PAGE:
"No need to worry. Christmas vacation is coming. I'll catch up on my chemistry assignments then," I assured myself.
In the early 1960s, I attended Longfellow — a private Washington, D.C.-area school, which later became a second campus for Sidwell Friends. President Obama's children, along with Vice President Joe Biden's grandkids, now attend there.
This might be a dream place for some, but it was a competitive nightmare for me.
Parents put out big bucks for this place because they want their kids to have all of the academic advantages. Anything other than an Ivy League future is simply unacceptable.
But I was originally a California kid, not a descendant of the Daughters of the American Revolution. This put me somewhat out of my element — sort of like Larry the Cable Guy at a debutante ball wearing a spaghetti-stained tuxedo.
Being a laid-back left-coaster, I was not raised on hoards of homework. But at this school, it was a regular routine. Unfortunately in my junior year, things got out of hand.
With some of my classes, I could get by with a minimal amount of effort. English literature was easy. Skimming the reading and with the help of outlines, I put much of it on the back burner. History was another subject in that category.
However, chemistry was a different story. Failure to complete tri-weekly assignments was a continuous problem.
The instructor was a retired Air Force chemist. Today, he reminds me of the "Old Man" character on History Channel's "Pawn Stars." His teaching style easily bored students, and consequently they often got into mischief. Squirt gun fights were part of that activity when the grandfatherly figure turned to face the blackboard.
The difference between the other kids and myself was that they were getting work done. One of my friends warned me that I was closing my eyes to the consequences. But as long as those effects were not happening at that moment, they were simply ignored. I suppose it's something like the reaction of most people to today's national debt.
Then, just after Thanksgiving, the white-haired Colonel wanted to have a little chat. It was a wake-up call. Eighteen missing assignments would be due right after Christmas vacation. If they weren't completed, I would fail the class.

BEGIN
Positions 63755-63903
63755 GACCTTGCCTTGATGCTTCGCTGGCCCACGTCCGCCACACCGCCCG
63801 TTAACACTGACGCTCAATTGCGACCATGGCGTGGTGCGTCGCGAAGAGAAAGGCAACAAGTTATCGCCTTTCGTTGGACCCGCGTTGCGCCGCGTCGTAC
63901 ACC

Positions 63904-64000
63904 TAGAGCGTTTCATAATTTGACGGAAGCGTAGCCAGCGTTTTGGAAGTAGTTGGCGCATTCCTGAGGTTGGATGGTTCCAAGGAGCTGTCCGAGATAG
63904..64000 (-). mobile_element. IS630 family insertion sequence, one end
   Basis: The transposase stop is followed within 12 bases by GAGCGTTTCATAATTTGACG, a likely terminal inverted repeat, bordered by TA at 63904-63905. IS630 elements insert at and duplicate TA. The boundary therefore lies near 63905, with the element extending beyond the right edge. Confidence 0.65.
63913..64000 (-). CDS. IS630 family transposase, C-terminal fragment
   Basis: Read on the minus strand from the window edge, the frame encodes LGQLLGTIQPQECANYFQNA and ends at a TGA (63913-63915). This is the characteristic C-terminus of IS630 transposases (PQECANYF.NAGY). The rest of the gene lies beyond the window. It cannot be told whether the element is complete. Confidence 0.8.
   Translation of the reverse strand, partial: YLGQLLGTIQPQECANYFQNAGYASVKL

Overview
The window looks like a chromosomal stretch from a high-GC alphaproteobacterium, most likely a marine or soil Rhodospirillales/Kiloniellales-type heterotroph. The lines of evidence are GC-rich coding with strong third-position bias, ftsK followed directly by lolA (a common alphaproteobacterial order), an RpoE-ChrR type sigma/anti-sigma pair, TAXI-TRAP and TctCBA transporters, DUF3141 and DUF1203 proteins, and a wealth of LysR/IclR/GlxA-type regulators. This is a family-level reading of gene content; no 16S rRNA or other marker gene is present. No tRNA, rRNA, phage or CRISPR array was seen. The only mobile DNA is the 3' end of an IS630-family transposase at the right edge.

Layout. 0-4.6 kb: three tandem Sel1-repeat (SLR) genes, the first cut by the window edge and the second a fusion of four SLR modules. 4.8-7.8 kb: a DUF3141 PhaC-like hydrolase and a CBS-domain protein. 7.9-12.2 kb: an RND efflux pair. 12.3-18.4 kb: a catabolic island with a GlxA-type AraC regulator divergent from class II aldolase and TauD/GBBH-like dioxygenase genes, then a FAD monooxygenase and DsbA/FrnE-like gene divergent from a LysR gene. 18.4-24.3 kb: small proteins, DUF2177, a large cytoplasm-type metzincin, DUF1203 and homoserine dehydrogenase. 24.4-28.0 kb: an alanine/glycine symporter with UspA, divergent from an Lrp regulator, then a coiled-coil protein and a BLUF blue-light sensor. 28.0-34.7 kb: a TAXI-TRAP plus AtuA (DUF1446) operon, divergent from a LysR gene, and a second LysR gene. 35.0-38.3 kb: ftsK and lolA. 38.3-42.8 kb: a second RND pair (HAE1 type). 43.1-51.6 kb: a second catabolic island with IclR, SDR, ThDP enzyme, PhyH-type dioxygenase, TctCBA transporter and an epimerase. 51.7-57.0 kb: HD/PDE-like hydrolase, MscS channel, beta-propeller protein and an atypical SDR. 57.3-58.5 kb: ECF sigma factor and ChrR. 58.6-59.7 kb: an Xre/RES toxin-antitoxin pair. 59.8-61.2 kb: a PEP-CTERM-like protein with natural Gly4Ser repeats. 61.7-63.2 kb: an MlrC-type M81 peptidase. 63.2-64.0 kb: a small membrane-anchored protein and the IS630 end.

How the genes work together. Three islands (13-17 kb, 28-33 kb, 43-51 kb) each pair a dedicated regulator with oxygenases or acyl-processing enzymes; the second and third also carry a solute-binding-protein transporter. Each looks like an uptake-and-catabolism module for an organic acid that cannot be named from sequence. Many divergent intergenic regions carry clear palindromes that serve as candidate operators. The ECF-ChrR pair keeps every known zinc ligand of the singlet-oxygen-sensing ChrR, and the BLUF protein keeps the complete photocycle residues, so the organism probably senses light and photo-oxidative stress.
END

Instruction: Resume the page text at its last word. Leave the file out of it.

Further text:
The first weekend of the winter break came, and I simply let it go by. After all, there were still 15 days left and plenty of time. Monday rolled around and the snow came. That brought a number of fun activities my way. There was the church choir performance — singing with my girlfriend. Then there was shopping, Christmas day (of course, I can't do anything on a "family holiday"), New Year's football and, well, you can guess the rest.
Panic didn't set in until the evening of Jan. 1. More than two weeks had gone by, and nothing had been done. But there was still an ace up my sleeve. The WRC-TV channel 4 weather guy was predicting six to eight inches of snow that night. If it happened, schools would be closed, and I would be saved!
I went to bed — confident that an apocalyptic dawn had been postponed.
The next morning, I awakened early. Couldn't wait to peek through the Venetian blinds and give thanks to my snowflake saviors. But alas, there was nothing!
I cursed the weatherman, as if divine prophecy had been unfulfilled. My feelings were like a wounded antelope in the eyes of a cold, hungry tiger.
Dad was livid when he eventually got my report card. I knew my days at the uppity private school were numbered, and my senior year would soon be set in a public facility. Of course, Pop couldn't be blamed for his decision. I had gambled and lost.
It seems like the story for most of my Christmas vacations were all pretty much the same. They were always there to provide precious time and opportunity to put grades back on par. But then, somehow...
Steve Hansen is a Lodi writer.